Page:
“Edgar never got out of the truck in those days,” according to Johnson. “He just sat in the cab until a newspaper reporter showed up. Then he would take his seat on our sled and smile real perty.”
The facts were staring to come out. We learned that Edgar had become the Grandfather of Snowmobiling in a meeting in Minneapolis. The Arctic Cat ad agency was searching for something to put the early Cats over with the public.
“We need something big,” ad agency President Lee Lynch was heard to exclaim, “something really big.”
A young whipper snapper piped up, “Let’s sa the Cats were invented by someone from Tough Rubber Balls, Minnesota…we’ll call him the Grandfather of Snowmobiling!” In those days you could have any color Arctic Cat you wanted as long as it was black. Kinda made the Grandfather idea sound pretty good.
What actually happened friends, and we’ve waited yea these many years to learn the truth, was the advertising guys looked through all the old photos to find some documentation for the “Grandfather bit” as it came to be known. And ther, in amongst the piles of photos of red Arctics returned to the factory for warranty, the pictures of rusting Tom Cat prototypes that never went one inch in real snow, the old footage of a dog licking honey off his nose that had sales copy about Arctic Cat dubbed-over in someone’s misguided idea of a clever TV ad, were dozens of photos of “Fast Eddie,” the Arctic Cat handyman. Old Fast, as he was known, was in all the photos because he was always handy when the cameras came out.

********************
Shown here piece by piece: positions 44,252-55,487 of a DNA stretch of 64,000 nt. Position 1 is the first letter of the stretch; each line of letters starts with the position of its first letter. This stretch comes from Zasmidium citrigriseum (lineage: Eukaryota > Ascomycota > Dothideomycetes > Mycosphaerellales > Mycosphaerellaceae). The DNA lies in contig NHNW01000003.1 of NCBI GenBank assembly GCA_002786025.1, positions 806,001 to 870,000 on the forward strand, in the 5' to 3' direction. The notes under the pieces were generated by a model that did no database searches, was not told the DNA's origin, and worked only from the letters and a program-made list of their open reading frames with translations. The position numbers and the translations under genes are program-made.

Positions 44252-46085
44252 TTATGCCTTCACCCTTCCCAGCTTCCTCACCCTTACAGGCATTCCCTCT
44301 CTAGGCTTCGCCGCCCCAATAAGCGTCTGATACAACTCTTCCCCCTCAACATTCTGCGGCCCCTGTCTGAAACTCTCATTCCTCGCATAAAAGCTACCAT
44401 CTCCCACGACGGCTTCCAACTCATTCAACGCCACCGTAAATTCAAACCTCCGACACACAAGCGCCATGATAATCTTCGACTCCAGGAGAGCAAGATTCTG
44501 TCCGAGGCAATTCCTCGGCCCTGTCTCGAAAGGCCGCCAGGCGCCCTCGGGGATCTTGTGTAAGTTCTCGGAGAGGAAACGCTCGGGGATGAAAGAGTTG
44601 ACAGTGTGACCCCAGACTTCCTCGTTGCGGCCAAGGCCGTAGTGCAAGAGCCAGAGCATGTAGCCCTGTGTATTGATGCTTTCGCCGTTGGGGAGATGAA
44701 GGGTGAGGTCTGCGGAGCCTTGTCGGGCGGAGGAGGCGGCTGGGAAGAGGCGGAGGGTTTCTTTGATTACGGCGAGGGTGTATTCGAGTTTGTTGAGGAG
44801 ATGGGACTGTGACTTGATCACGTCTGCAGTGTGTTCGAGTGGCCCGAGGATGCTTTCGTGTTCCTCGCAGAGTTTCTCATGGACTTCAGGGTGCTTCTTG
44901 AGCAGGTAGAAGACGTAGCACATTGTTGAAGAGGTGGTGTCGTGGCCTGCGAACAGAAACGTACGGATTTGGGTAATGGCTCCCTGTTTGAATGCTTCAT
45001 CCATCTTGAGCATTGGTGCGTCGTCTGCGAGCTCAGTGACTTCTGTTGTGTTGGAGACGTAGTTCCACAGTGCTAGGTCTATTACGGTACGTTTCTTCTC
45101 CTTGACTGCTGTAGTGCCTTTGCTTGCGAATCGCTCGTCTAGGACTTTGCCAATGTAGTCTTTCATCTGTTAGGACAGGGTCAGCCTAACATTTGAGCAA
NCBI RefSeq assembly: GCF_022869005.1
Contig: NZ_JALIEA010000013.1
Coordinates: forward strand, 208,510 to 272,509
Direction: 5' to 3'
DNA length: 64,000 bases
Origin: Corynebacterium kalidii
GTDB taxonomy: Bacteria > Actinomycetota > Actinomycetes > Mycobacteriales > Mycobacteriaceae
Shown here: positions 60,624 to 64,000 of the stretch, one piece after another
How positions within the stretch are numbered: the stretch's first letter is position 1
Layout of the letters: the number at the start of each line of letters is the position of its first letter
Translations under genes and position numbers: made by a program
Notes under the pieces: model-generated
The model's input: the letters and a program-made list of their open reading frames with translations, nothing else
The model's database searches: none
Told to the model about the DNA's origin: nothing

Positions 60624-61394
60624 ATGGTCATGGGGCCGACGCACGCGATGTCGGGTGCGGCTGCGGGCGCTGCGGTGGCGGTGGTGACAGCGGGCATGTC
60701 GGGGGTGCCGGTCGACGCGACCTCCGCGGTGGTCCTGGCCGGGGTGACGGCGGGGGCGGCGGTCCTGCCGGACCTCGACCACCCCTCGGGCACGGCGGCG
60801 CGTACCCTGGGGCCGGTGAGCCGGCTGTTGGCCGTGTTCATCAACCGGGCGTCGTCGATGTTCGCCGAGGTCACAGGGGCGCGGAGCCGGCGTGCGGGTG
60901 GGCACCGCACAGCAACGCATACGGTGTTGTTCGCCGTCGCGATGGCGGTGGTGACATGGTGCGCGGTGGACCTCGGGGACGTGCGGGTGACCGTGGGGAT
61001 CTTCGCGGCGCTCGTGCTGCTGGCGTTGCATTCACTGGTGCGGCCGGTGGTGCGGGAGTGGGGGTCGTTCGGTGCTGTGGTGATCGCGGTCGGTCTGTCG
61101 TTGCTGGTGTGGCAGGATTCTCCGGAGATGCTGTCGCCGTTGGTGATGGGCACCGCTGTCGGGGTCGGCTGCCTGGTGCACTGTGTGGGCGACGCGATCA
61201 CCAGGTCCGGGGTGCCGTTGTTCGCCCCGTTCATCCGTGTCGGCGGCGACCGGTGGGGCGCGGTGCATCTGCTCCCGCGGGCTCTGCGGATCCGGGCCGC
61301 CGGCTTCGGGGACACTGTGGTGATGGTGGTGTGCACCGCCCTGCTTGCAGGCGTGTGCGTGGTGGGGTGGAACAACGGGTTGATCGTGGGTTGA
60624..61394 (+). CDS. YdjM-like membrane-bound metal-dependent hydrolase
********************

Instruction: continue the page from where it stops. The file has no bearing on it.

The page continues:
Armed with this pile of “documentation,” the ad types began manufacturing the Grandfather of Snowmobiling. Today, people actually believe that stuff about a daring trip in Alaska, inventing the snowmobile in Roseau, building Arctic Cat from a three-cow milking operation to the darling of the industry. Fast Eddie Hetteen was just the kind of ham who could pull it off, we learned.
Finally, Edgar himself hot a chance to speak. Would he try to defend himself? Would he say he really did invent the snowmobile and drive them across Alaska? The crow held their breath.
No, Edgar didn’t protest. The roast had been great fun and the funny half-truths and out-and-out lies kept us all entertained for hours. But Edgar wanted to be serious for just a moment. With apologies to long-suffering Hannah, who endured the long days, weeks and yes, even months when Edgar was on the road promoting snowmobiling, Edgar said he would do it all over again.
“I wasn’t just interested in snowmobiling,” Edgar told the vast group of friends. “I wasn’t just looking to make money. No, I wanted to see people enjoying what I knew to be the best thing about winter there was. I wanted everyone to experience the fun of snowmobiling as I knew it. I wasn’t interested in snowmobiling, ask Hannah, I was obsessed! It’s an obsession I still have today.
Edgar Hetteen might now have been the Grandfather of Snowmobiling when we met him in the 60s. But his “obsession” and his successes did indeed create a legend. It’s a legend that will live on, too, because the name Hetteen and the fun of snowmobiling will always be one. Thanks, Gramps.